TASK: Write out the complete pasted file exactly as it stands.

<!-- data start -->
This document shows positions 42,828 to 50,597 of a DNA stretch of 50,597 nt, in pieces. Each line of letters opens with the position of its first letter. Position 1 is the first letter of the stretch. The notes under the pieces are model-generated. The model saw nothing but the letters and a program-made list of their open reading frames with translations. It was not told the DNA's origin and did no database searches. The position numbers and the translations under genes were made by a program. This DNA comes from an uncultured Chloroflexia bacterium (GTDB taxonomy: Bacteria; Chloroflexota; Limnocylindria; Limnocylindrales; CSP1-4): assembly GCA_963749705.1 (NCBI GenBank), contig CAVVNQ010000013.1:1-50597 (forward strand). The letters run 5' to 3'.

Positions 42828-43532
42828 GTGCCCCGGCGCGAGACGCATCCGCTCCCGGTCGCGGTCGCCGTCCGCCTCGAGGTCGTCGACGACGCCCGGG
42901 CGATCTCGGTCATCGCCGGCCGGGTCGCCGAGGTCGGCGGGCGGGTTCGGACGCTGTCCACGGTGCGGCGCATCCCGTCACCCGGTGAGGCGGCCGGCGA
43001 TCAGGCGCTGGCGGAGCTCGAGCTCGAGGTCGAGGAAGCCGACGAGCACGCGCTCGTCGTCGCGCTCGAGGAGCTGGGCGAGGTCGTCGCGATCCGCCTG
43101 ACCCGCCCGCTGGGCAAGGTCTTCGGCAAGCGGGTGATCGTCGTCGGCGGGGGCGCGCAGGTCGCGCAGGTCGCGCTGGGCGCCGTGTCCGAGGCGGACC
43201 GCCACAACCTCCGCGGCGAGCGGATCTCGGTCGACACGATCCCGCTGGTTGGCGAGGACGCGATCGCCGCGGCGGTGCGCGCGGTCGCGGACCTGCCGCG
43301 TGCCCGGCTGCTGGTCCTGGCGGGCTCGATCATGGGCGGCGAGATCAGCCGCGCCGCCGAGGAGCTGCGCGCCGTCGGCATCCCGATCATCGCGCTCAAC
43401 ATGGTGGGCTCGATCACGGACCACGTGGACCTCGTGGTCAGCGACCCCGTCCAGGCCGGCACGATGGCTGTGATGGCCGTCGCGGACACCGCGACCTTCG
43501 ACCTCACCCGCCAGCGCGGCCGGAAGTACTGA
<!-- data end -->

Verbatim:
This document shows positions 42,828 to 50,597 of a DNA stretch of 50,597 nt, in pieces. Each line of letters opens with the position of its first letter. Position 1 is the first letter of the stretch. The notes under the pieces are model-generated. The model saw nothing but the letters and a program-made list of their open reading frames with translations. It was not told the DNA's origin and did no database searches. The position numbers and the translations under genes were made by a program. This DNA comes from an uncultured Chloroflexia bacterium (GTDB taxonomy: Bacteria; Chloroflexota; Limnocylindria; Limnocylindrales; CSP1-4): assembly GCA_963749705.1 (NCBI GenBank), contig CAVVNQ010000013.1:1-50597 (forward strand). The letters run 5' to 3'.

Positions 42828-43532
42828 GTGCCCCGGCGCGAGACGCATCCGCTCCCGGTCGCGGTCGCCGTCCGCCTCGAGGTCGTCGACGACGCCCGGG
42901 CGATCTCGGTCATCGCCGGCCGGGTCGCCGAGGTCGGCGGGCGGGTTCGGACGCTGTCCACGGTGCGGCGCATCCCGTCACCCGGTGAGGCGGCCGGCGA
43001 TCAGGCGCTGGCGGAGCTCGAGCTCGAGGTCGAGGAAGCCGACGAGCACGCGCTCGTCGTCGCGCTCGAGGAGCTGGGCGAGGTCGTCGCGATCCGCCTG
43101 ACCCGCCCGCTGGGCAAGGTCTTCGGCAAGCGGGTGATCGTCGTCGGCGGGGGCGCGCAGGTCGCGCAGGTCGCGCTGGGCGCCGTGTCCGAGGCGGACC
43201 GCCACAACCTCCGCGGCGAGCGGATCTCGGTCGACACGATCCCGCTGGTTGGCGAGGACGCGATCGCCGCGGCGGTGCGCGCGGTCGCGGACCTGCCGCG
43301 TGCCCGGCTGCTGGTCCTGGCGGGCTCGATCATGGGCGGCGAGATCAGCCGCGCCGCCGAGGAGCTGCGCGCCGTCGGCATCCCGATCATCGCGCTCAAC
43401 ATGGTGGGCTCGATCACGGACCACGTGGACCTCGTGGTCAGCGACCCCGTCCAGGCCGGCACGATGGCTGTGATGGCCGTCGCGGACACCGCGACCTTCG
43501 ACCTCACCCGCCAGCGCGGCCGGAAGTACTGA